7 of 7 people found the following review helpful
Losing grip on reality,
This review is from: Life, the Universe and Everything (Hitch Hiker's Guide to the Galaxy) (Paperback)
Anyone who has read and enjoyed the sublime Hitchhikers Guide to the Galaxy and The Restaurant at the End of the Universe is sure to welcome the third book of the series with open arms. At the same time however, they may quite rightly be concerned as to whether the high standard of the earlier books can be matched by Adams' third effort. If at all possible, 'Life, the Universe and Everything' is even more far-fetched than its predecessors. Not that that's a bad thing, of course: "Arthur felt happy. He was terribly pleased that the day was for once working out so much according to plan. Only twenty minutes ago he had decided he would go mad, and now here he was already chasing a Chesterfield sofa across the fields of prehistoric Earth."
As far as the characters are concerned, Arthur - despite having spent five years living as a caveman since we last saw him - remains a blundering fool in a dressing gown. The only difference perhaps is the appearance of a beard, decorated with a rabbit's bone (this, surprisingly, holds some significance as the story progresses). Thrilled to find himself propelled back in time, Arthur has the dubious pleasure of witnessing a cricket match at Lords, and is partly responsibly for the mass-hysteria that ensues. Slartibartfast takes on a larger role in this story, as he leads the intergalactic group around the universe and attempts to thrust his authority upon anyone who will listen.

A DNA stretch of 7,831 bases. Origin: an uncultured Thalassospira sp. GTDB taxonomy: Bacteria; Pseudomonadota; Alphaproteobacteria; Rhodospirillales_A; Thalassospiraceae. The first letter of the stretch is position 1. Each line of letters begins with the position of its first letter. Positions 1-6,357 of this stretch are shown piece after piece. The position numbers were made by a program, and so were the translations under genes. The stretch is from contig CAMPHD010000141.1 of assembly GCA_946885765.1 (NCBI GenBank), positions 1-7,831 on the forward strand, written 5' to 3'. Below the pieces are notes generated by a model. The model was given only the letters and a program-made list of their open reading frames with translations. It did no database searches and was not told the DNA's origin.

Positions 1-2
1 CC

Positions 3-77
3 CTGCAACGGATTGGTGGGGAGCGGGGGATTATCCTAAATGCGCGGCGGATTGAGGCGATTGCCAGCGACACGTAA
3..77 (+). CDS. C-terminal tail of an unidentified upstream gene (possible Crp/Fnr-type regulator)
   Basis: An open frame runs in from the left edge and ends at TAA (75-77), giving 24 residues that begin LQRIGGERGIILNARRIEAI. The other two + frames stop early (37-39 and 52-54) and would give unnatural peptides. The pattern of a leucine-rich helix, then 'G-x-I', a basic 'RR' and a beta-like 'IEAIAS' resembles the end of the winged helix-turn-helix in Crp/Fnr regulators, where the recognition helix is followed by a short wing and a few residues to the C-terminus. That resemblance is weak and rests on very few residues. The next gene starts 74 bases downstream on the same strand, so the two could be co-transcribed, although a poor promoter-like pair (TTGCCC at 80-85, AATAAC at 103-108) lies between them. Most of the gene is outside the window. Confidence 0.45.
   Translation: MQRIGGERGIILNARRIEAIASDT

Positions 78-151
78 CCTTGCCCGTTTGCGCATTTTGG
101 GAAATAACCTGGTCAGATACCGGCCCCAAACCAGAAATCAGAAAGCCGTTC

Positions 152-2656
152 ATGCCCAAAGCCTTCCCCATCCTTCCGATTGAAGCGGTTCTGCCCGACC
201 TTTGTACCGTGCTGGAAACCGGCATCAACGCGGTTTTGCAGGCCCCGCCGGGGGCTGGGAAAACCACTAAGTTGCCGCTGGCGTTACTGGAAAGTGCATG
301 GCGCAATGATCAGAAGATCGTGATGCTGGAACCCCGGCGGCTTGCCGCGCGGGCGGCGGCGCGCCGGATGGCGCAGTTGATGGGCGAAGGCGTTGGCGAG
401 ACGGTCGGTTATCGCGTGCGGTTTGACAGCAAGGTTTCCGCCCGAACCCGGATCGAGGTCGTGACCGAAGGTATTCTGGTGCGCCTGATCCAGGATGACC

One of my favourite parts of the book is that describing the alien with a chip on his shoulder: Bitter about the treatment he has received from his fellow space creatures, he makes it his mission to personally insult every living organism in the universe. Arthur's reaction in particular is very amusing. I also liked the description of the party that had quite literally taken on a life of its own. The original guests, all too stubborn to leave, found themselves spending their lives in the alcohol-strewn room, and as they began spawning children, the phrase 'survival of the fittest' aptly describes the consequences. The strongest party-goer genes were passed on to the next generation, and so the decades of partying continued.
I was disappointed that the evil Vogons failed to make an appearance this time around. Vindictive they may have been, but hugely entertaining nonetheless. Instead, Adams opted to introduce a race of killer white robots. They are far less intereting unfortunately, but Marvin the paranoid android goes some way in readdressing the balance as far as entertainment goes.
All in all, Life, the Universe and Everything os a fantastic book. Short, yes, but I favour quality over quantity any day. It's an enjoyable way to spend a lazy Sunday afternoon, and fans of Douglas Adams won't be disappointed.